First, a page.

I am trying to install a Linux distro in dual boot with an already installed Windows OS, in separated hard drives (each one in a different SSD). Anyway, I am having some troubles with it, which I am not able to fix. The problem comes with the booting system.

At this moment, I already installed in the new SSD drive the following distros: Elementary OS, Deepin OS, Solus OS, Ubuntu. Anyway, when I access the BIOS, it does not detect both drives. If I want to run Linux, I need to manually disconnect the SATA wire of the other SSD, so that only one SSD is connected. After that, if I reconnect the wire to the disconnected SSD, the PC will always boot Linux, so that if I want to run Windows, I need to disconnect the SSD containing Linux, and after that, Windows will be always launched. Both Linux and Windows detect the two SSD drives (Linux from terminal, Windows from disk management).

Moreover, when I installed Solus in the SSD, the BIOS was detecting both systems, so that I could launch any of the OS just by changing the boot priority from the BIOS. That just happened with Solus.

Which could be the solution so that I can have a booting selection when turning on the PC? This is how the BIOS configuration for Boot priority looks like Bios Boot priority

  • What bootloader are you using? You need to get grub or some other bootloader on the drive that you are booting. In grub you can have the different HDs with whatever OS you like. Jan 22 '19 at 15:32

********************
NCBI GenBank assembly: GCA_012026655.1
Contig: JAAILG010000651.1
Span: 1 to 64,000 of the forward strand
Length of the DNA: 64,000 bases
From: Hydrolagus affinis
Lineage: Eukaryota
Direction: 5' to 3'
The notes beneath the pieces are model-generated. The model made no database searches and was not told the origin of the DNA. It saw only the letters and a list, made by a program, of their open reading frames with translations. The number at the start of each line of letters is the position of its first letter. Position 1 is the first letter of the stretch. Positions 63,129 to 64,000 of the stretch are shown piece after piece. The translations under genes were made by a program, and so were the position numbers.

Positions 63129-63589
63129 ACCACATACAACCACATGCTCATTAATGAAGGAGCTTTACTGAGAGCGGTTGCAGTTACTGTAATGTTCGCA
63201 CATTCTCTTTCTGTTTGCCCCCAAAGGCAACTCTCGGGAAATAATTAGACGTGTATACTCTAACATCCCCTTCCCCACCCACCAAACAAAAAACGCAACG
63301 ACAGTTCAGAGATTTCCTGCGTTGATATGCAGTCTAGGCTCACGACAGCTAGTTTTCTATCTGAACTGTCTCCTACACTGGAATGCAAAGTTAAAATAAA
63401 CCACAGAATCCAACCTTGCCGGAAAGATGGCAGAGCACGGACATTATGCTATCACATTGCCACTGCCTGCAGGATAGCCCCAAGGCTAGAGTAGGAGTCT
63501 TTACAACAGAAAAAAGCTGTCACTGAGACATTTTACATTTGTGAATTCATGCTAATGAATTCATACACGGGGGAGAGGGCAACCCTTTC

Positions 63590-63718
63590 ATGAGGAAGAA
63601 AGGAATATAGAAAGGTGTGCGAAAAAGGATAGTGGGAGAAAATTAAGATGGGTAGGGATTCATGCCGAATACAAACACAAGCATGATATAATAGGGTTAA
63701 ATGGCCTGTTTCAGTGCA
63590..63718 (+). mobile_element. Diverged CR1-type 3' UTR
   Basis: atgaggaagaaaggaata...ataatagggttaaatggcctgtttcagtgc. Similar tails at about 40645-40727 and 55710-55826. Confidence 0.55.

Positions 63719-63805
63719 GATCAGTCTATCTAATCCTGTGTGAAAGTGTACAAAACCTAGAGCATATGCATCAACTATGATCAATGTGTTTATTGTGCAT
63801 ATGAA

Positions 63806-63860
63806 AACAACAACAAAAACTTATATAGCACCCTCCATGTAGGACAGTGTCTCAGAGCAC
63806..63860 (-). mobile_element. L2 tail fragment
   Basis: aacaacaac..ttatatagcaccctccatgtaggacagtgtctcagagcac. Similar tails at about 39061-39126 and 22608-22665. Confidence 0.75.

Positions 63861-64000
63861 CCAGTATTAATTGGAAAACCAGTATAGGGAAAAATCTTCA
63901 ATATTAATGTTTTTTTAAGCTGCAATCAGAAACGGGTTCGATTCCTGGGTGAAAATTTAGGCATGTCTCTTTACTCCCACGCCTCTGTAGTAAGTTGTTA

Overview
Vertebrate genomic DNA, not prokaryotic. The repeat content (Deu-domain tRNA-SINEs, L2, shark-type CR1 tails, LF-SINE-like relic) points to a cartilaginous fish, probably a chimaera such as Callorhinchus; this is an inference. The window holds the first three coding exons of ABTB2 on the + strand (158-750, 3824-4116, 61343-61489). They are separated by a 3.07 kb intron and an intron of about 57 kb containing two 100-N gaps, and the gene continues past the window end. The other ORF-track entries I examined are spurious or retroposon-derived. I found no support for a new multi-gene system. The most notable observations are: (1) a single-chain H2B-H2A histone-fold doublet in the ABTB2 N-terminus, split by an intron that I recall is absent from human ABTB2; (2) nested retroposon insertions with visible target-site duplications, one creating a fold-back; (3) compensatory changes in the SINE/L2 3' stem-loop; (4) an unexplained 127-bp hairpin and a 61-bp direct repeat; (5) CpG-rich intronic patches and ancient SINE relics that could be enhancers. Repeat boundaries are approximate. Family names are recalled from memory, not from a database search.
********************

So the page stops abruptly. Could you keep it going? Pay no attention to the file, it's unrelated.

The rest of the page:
• But do I need to install separately the bootloader in the Linux distro? Isn't it included already? @user1794469
    – euskadi
    Jan 22 '19 at 15:45
  • This really sounds like a UEFI boot issue Jan 22 '19 at 15:46
  • I've heard about that in many posts, and I'm pretty sure it has to do with it. Anyway, what should I do? As far as I'm concerced, windows is configured to boot in UEFI mode, so the linux distro should be so? How? @couling
    – euskadi
    Jan 22 '19 at 15:50

I suspect what's happening is that your BIOS is choosing just one EFI boot partition to read. Each operating system should have its own entries in this special partition. This should be a small partion < 600mb?

Your BIOS will only be able to boot from one form (usually). So firstly make sure your linuix is all setup to use EFI boot NOT legacy. It might be bad news if linux is installed using legacy as you might need to re-install.

The easiest thing to try is just to copy files between your two UEFI partitions. The windows files will be in a completely different directory to the linux files so they should hapily co-exist on the same partition. From memory windows doesn't make accessing this easy, so maybe try under linux.

Again from memory, under linux your current EFI partition is usually mounted to /boot/efi. So you would need to mount your windows EFI partition and copy from /boot/efi/.

Then boot from your windows disk.

  • I've read that some linux distros allow booting in UEFI mode while others doesn't. Could it be the reason why Solus is getting detected by the BIOS and the other 3 mentioned distros no?
    – euskadi
    Jan 22 '19 at 15:55
  • It might be, it might also be that Solus managed to put its EFI files on the right partition. Usually it's not possible to have different boot mechanisms on the same disk. EFI needs GPT partitioning. Jan 22 '19 at 17:05

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